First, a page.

Search interest in "Azeem Ward" over time

“I’d say no,” answers Ward, when I ask him whether, one and a half years later, he still receives any special attention or has any fan interactions. “I’m just regular Azeem now, and I’m okay with that. Regular me is a more focussed person that is not reacting to things that are happening around me.”

Ward is Skyping me from his home in Iowa, where he is getting his master’s degree in flute performance. He spends his time composing flute beatbox songs, learning how to produce music, and teaching a class on flute fundamentals at the university. “A lot of [the students] here in Iowa know what happened but they don’t go like: ‘Oh my God! It’s Azeem!’. It’s just like, ‘Hey, what’s up man? I saw that one thing about you on Jimmy Kimmel’.”  

The original Facebook event page

Ward regained his anonymity when he moved to Iowa, as many of his fellow undergraduate students in California recognised him because he was on the local news. “But the whole viral thing was a UK thing,” he explains, “It wasn’t really around the whole US.”

An Azeem meme

Four months after his famed flute recital, Ward did come to the UK and toured the country to perform as part of various university freshers’ weeks. “That was a crazy time,” he says, “I was over there for five weeks and played 22 shows in 12 different cities, all the way from London to Scotland.” His concerts were popular, though most people came to take a selfie or ask about how the recital happened, and only a few wanted to talk to him about music. Still, Ward profited from the events. “We did make some pretty good money," he says, admitting he earnt around $5,000. 

Despite clearly enjoying this time, Ward seems unfazed that his viral fame is now over. His only regrets, he says, are that he didn’t make any connections in the music business while in the UK, and that he didn’t have any social media accounts set up before he went viral, so there was nowhere for people to go to listen to his music. “When you go viral people hold onto that rather than taking you seriously as a musician,” he says. “Sometimes it annoyed me but sometimes I realised that I wouldn’t be there in the first place if it wasn’t for going viral.”

Azeem now, photo courtesy of Azeem Ward

So what advice would Ward give to the next person who finds themselves, unwittingly, the object of the internet’s affection?

“I'd say don't lose sight of what you've already been doing in your life, like keep your focus. I'd say that sometimes in your head you're like ‘Oh man, I have to do this now’, but you've just got to stay focussed on your goals. When you have your own path and you go viral you have a lot of people asking you to do all these different things. It was pretty intense – I’m not used to having a lot of people look at me and my actions, so I was pretty anxious at first. In the end I realised that I came to do what I came to do, and I had to go do it.”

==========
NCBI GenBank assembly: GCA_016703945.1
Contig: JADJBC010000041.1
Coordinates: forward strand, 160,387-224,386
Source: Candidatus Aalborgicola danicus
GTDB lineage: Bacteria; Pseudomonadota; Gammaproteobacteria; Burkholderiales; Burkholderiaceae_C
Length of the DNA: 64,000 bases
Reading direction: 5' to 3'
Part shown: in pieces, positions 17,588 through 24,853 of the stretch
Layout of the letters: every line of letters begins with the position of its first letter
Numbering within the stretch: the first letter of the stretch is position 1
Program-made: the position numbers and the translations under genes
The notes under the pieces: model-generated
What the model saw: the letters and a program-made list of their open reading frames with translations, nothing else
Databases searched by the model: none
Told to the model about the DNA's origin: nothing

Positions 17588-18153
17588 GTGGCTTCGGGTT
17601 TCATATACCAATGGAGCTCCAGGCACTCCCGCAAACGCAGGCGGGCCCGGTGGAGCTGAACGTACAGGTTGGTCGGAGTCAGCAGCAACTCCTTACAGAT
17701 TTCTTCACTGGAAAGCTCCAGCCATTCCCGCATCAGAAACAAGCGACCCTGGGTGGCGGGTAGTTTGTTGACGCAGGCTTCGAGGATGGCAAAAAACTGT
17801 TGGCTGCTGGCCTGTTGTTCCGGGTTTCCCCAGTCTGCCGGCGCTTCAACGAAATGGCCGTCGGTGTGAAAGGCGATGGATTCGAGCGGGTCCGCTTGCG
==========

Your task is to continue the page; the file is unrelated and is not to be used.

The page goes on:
Although Ward doesn’t miss being internet-famous, it is clear that going viral had an impact on him. He recalls the peak of the madness with telling clarity, sharing specific details such as "256 people” clicked attending in "four hours", and “then 512”, before 12,000 people RSVP’d overnight. Mostly, however, he seems very grounded, though he acknowledges it was “out of control” and “really crazy”.

Perhaps Ward feels this way because he received little in the way of negativity or hate. He fondly discusses memes that were created and art that was drawn about him, and the support of his family and friends. “Even though there were a lot of silly things going on, I managed to make it positive for the school,” he says. “I had no haters. Everyone was like ‘Damn, Azeem. Good job, man’.”

One day, Ward hopes to come back to London, although he is wary of returning. Not because of his viral fame, nor the number of selfies he might have to take with Nando's customers, but because of Brexit. Our conversation, like all post-June conversations, turns swiftly to the topic, and Ward asks me about the economy. “I was thinking about trying to do a doctorate over in London, but if things aren't going to be so good in a few years...” 

Ward admits he wouldn’t be bothered if he never went viral again. “When I think of something going viral, I think it has a point in time where there’s so much interest and then it goes away. I’d like to produce material and the attention to keep going up.” So do you want to be famous, I ask? “Do I really want to be famous?” he ponders. “Being famous is okay, I guess. But I want to be is respected and appreciated.”

To listen to Azeem’s music visit or Like his Facebook page.

To suggest an interviewee for Living the Meme, reach out to Amelia on Twitter.

Amelia Tait is a technology and digital culture writer at the New Statesman.